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The Daily Wildcat

The Daily Wildcat


Cultural scholar tackles borders

When Mexican cultural historian Carlos Monsiváis and Columbia University professor Gayatri Spivak parted ways in the summer of 2006 at a conference in Philadelphia, the two planned to meet again to lecture together. That meeting never happened. Monsiváis, whom the UA gave an honorary doctorate, died in the summer of 2010.

On Thursday, Spivak spoke to a packed auditorium in his honor. Her lecture was part of a lecture series to commemorate Monsiváis. The UA’s Confluence: Center for Creative Inquiry sponsored the series with the help of the department of Spanish and Portuguese and the College of Humanities.

“The idea was that Monsiváis and Spivak were going to meet again in Tucson,” said Javier Durán, director of the Confluence: Center for Creative Inquiry. “But unfortunately that could not happen. That is why she is here today, to help give honor and her perspective.”

Spivak, a literary critic and theorist, didn’t just want to offer her perspective during her lecture, called “A Borderless World?” She also wanted to gain some knowledge of her own.

“I have come here to learn,” Spivak said during her lecture when talking about border and cultural issues. “I accepted the invitation because the situation in Arizona is as such that really everyone in the United States have to learn this in detail what is going on.”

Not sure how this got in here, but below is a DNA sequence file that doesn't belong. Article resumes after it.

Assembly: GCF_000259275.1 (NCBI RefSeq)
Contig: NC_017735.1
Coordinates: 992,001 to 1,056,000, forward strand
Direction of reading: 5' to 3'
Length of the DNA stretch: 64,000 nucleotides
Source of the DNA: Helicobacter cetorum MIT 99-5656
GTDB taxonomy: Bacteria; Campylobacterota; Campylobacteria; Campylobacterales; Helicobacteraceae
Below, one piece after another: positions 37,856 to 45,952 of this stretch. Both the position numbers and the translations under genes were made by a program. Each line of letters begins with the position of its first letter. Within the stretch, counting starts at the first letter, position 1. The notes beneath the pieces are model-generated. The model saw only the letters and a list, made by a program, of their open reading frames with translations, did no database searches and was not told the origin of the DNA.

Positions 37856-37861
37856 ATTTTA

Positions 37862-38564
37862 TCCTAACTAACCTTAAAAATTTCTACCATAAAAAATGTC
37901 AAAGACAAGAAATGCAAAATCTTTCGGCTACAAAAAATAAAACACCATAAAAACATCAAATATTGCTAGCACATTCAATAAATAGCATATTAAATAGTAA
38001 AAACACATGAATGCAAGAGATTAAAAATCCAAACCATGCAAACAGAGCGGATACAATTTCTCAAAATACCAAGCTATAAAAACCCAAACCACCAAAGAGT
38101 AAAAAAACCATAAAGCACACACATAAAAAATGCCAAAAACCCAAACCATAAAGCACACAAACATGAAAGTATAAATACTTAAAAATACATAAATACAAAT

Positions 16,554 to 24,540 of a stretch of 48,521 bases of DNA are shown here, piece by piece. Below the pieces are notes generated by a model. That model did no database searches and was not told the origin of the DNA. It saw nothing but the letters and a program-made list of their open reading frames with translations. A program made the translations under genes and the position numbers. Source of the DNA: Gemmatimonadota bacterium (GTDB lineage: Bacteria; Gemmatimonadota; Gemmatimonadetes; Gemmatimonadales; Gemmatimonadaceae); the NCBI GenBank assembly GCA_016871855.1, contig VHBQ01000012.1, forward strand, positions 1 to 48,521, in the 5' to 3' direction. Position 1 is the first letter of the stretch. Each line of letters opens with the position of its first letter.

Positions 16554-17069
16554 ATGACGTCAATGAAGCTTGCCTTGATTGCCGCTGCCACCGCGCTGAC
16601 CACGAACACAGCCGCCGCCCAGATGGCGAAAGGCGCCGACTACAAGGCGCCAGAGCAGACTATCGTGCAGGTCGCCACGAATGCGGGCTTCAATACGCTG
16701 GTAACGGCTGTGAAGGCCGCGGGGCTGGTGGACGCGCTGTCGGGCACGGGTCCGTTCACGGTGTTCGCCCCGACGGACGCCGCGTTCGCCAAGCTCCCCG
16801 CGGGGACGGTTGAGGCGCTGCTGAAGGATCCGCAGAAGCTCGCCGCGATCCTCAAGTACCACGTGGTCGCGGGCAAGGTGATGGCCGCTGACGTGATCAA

During the lecture she talked about a variety of topics, including globalization, capital and the influence of different cultures nationally.

“When people feel they are in a culture, they feel that it is human nature, that is the thing,” Spivak said in regards to cultural movements. “It’s not like anthropologist where you study culture. It’s good you should study culture, but when you begin to study culture it is somewhere else running.”

Spivak also commented on her experiences as a professor at Columbia University and her identity as an Indian woman.

“I was told during a costume party someone dressed as Gayatri Spivak,” Spivak said. “When asked how the person dressed, they said combat boots, a sari.”

Biochemistry freshman Ashley Arnold said she attended the lecture as part of a class on Mexican-American studies and found it interesting that a majority of what was being discussed in her class was applied in the lecture.

“Right now we are studying borderlands and I came here to get an opinion on the issue,” Arnold said. “It’s interesting learning in this way.”

There will be a seminar today at noon to continue the points brought up in Spivak’s lecture in the Agave Room of the Student Union Memorial Center. Durán anticipates a large turnout and encourages attendees to arrive early.

Monsiváis was an intellectual in Mexican studies. The UA awarded him an honorary doctorate in 2006. The UA was the only university in the nation to give him such an honor and, as a result, he had a good relationship with Tucson and the UA, Durán said.

“I am deeply honored to be asked to speak in the name of Carlos Monsiváis,” Spivak said during her lecture. “He, like me, spoke from both sides of the borders.”

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